Now that the first exam is only seven weeks away, it is time for a résumé of the past months of studying. The distance learning university is operating in two-week long cycles. For each of her courses, the student has two weeks to absorb the content of the current chapter and work out answers for the problem sheets. The answers are then submitted for review. Some of the courses offer online submission, while others still require you to send in your answers by mail. This brings back memories of when I was preparing for Externenabitur, sending many letters to Germany (and sometimes faxing, but that is not an option now). The reviewed work will be sent back to you eventually, with the reviewer's side notes pointing out mistakes or alternative solutions. How long it takes for your work to be reviewed varies across courses—01141 Mathematische Grundlagen turns out to be particularly slow, while it usually does not take long for the PDFs and Maple worksheets that I upload for 01202 Elementare Zahlentheorie mit Maple to become available for download from the course's online exercise system annotated and scored.
The problems vary greatly in difficulty and relevance for the exam. While some make you practise things that are a sine qua non, or algorithms that are good for snatching some points on an exam (like solving systems of linear congruences using the Chinese Remainder Theorem), others are more luxurious, and solving them requires going a bit more in depth with the concepts or theorems around which they are built. There is an expression I remember from when I was still in school in Germany, where you were told that it is sufficient for a problem sheet to be sinnvoll bearbeitet—which means that your submission should document that you have made an effort, and that your efforts are at least in line, mathematically, with the problems, not completely off. Sometimes I can just tell something is too hard for me, and at the same time not really worth the effort, because I am almost certain that a similar problem would never feature in an exam. Sure, there is solving it for learning's sake, but when it is something like the transformation of a differential equation with calculations that are simply horrendous, come on...
Ah, yes, differential equations. I did not know what I was getting myself into there. I booked the course after I had started working on my other courses already and it seemed like I might stomach a little more workload. Turns out that most of my studying has gone into ODEs this semester. I did have some previous knowledge of multivariable calculus, but generally speaking there was much catching up to do, and never really having dealt with differential equations before, it could feel like my brain was being mangled a bit sometimes. WTF is a Bernoulli, WTF is a Riccati, how do I obtain an integrating factor that depends on x + y... Those who are more advanced probably just laugh at this stuff. I think I got more used to it gradually, although some of it still seems like magic where you shift terms around for a while until you finally arrive at something that resembles a solution of your equation.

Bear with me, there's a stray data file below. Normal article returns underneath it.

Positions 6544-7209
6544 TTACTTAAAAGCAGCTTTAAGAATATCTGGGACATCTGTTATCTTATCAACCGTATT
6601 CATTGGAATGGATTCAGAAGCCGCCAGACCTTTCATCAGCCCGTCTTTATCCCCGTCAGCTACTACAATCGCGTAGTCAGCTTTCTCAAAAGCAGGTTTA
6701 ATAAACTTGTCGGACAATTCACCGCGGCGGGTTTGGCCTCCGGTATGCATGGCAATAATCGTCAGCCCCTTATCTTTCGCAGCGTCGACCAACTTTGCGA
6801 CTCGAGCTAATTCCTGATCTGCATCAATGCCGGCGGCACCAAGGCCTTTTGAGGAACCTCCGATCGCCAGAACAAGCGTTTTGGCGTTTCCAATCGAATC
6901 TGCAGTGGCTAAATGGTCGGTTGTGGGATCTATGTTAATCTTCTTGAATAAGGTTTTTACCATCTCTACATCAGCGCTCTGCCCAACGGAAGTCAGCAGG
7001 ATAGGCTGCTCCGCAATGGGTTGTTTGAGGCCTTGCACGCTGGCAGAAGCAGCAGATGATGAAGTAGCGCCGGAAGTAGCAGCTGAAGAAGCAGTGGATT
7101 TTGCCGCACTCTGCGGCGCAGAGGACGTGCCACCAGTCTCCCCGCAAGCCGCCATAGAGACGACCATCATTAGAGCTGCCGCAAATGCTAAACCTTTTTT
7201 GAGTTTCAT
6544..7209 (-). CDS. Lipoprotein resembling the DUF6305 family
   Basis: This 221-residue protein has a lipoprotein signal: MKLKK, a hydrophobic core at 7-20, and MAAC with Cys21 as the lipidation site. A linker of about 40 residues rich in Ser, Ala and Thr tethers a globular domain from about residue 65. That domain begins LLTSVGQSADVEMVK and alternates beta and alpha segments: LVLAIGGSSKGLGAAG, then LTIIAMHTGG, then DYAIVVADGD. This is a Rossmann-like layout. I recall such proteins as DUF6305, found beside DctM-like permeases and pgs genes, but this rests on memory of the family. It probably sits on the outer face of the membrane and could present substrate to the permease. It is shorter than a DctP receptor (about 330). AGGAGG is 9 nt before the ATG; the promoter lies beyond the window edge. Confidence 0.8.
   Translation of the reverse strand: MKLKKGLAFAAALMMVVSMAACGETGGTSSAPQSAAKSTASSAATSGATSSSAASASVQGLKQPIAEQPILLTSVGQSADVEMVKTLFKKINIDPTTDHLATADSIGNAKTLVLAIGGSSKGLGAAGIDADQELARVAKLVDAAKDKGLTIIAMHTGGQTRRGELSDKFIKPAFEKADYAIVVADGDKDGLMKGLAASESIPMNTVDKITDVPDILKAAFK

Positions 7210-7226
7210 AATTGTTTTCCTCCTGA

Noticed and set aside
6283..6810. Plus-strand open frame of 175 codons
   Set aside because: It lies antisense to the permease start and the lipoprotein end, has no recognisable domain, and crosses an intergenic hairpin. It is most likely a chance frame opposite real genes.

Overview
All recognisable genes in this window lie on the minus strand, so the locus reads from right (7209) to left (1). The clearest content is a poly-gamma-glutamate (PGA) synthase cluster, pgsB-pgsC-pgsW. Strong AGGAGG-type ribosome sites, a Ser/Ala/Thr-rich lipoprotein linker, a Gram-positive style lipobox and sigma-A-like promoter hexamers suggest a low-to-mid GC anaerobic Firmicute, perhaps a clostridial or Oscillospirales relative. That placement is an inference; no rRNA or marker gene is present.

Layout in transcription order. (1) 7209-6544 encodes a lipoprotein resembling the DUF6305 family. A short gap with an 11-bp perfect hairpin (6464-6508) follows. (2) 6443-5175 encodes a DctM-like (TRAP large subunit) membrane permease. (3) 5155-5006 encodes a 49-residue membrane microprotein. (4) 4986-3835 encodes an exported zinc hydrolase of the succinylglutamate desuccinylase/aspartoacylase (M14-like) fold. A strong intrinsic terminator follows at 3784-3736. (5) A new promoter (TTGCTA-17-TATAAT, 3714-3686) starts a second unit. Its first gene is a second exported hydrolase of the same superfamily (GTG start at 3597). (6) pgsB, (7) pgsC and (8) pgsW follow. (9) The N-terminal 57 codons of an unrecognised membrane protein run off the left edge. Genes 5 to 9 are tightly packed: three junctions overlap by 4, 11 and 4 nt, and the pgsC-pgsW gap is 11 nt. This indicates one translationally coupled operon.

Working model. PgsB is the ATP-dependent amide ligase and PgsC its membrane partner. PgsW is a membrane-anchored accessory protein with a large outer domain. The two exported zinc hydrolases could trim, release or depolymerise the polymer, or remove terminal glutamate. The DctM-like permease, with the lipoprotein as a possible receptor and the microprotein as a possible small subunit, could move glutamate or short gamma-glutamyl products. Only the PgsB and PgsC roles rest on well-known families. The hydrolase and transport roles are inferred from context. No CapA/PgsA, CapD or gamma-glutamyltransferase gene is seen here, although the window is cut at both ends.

As for my studying 'technique', there are not many intricacies involved at all. The gist of it is that I do some (at least ~2.5h) deep work every day, for which it is necessary to get up early on weekdays, because there is no way I am doing this when I come home from work. Loop Habit Tracker (a 'Seinfeld Calendar' app for mobiles) helped me kick off this habit, but now that it is established, I do not need the app anymore. Getting up is mostly automatic, and the concept of 'willpower' does not seem to apply. I enjoy sitting at my desk in the early morning hours, when I can see the dusk of a new day through the skylight. Granted, I do not get the amount of sleep that is usually recommended, and I would be in denial if I thought it did not affect me, but you learn to operate yourself as best you can while fatigued. Sleeping in is still enjoyed on weekend mornings.
For a long time now, I have had that thought in the back of my head that it could be fun to try my hands on a little public self-tracking. And what better opportunity than when I can combine the self-tracking with documenting my math studies. So I finally got a tiny external webcam, which is now taped to my desk and pointed at myself. The next thing I needed was for my computer to periodically take a snapshot, and after I looked around for a solution, I concluded it would probably be simplest to write a bash script that invokes a command-line webcam app. The scripts may be found here, mostly so I have them stored somewhere, and my new github is not completely empty; but maybe they'll be useful to someone who would like a similar setup. One of the scripts solves a problem that I had with my pictures' timestamps being off after uploading them to Google Photos. The quick fix was to just add geolocation to the JPEGs using exiftool. On Google Photos, I am collecting the pictures in weekly albums which are public and linked to in this part of my site.
As far as the actual exams are concerned, time will tell. Shortly. I reckon I can do it. These past days and weeks I have spent much of my study time practising with previous years' problems, which makes the amount of knowledge I need to have activated seem more manageable. The school conveniently offers the exams in Zürich, so that is where I will be going. Needless to say there will be another update some time after the last exam—or after the results are back.